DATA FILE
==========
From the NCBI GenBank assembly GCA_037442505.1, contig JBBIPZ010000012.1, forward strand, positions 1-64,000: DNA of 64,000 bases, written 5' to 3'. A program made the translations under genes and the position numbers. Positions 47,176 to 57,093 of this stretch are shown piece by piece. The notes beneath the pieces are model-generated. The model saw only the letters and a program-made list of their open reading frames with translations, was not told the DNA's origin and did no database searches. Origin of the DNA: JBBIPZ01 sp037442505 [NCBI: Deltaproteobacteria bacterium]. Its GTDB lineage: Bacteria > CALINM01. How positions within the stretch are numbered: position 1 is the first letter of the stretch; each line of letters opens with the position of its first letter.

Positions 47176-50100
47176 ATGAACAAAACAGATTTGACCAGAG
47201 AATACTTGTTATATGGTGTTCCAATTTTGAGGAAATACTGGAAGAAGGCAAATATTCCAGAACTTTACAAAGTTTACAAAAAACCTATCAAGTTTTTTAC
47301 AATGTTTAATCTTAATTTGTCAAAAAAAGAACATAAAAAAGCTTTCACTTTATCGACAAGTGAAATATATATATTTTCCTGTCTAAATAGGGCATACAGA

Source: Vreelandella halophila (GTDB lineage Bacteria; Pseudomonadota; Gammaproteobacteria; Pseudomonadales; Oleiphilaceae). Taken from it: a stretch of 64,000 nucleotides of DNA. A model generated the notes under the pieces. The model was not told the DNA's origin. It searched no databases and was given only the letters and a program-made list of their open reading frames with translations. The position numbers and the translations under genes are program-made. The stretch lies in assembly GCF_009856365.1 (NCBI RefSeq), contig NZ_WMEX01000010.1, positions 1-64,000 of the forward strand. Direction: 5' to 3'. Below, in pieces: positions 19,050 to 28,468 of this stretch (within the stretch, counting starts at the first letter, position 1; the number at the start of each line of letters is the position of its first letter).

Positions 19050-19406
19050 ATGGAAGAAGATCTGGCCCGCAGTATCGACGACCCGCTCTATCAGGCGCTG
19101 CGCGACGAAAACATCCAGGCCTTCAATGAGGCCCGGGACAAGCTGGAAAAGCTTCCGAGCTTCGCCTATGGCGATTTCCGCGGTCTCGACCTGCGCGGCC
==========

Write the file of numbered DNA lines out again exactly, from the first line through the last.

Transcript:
From the NCBI GenBank assembly GCA_037442505.1, contig JBBIPZ010000012.1, forward strand, positions 1-64,000: DNA of 64,000 bases, written 5' to 3'. A program made the translations under genes and the position numbers. Positions 47,176 to 57,093 of this stretch are shown piece by piece. The notes beneath the pieces are model-generated. The model saw only the letters and a program-made list of their open reading frames with translations, was not told the DNA's origin and did no database searches. Origin of the DNA: JBBIPZ01 sp037442505 [NCBI: Deltaproteobacteria bacterium]. Its GTDB lineage: Bacteria > CALINM01. How positions within the stretch are numbered: position 1 is the first letter of the stretch; each line of letters opens with the position of its first letter.

Positions 47176-50100
47176 ATGAACAAAACAGATTTGACCAGAG
47201 AATACTTGTTATATGGTGTTCCAATTTTGAGGAAATACTGGAAGAAGGCAAATATTCCAGAACTTTACAAAGTTTACAAAAAACCTATCAAGTTTTTTAC
47301 AATGTTTAATCTTAATTTGTCAAAAAAAGAACATAAAAAAGCTTTCACTTTATCGACAAGTGAAATATATATATTTTCCTGTCTAAATAGGGCATACAGA

Source: Vreelandella halophila (GTDB lineage Bacteria; Pseudomonadota; Gammaproteobacteria; Pseudomonadales; Oleiphilaceae). Taken from it: a stretch of 64,000 nucleotides of DNA. A model generated the notes under the pieces. The model was not told the DNA's origin. It searched no databases and was given only the letters and a program-made list of their open reading frames with translations. The position numbers and the translations under genes are program-made. The stretch lies in assembly GCF_009856365.1 (NCBI RefSeq), contig NZ_WMEX01000010.1, positions 1-64,000 of the forward strand. Direction: 5' to 3'. Below, in pieces: positions 19,050 to 28,468 of this stretch (within the stretch, counting starts at the first letter, position 1; the number at the start of each line of letters is the position of its first letter).

Positions 19050-19406
19050 ATGGAAGAAGATCTGGCCCGCAGTATCGACGACCCGCTCTATCAGGCGCTG
19101 CGCGACGAAAACATCCAGGCCTTCAATGAGGCCCGGGACAAGCTGGAAAAGCTTCCGAGCTTCGCCTATGGCGATTTCCGCGGTCTCGACCTGCGCGGCC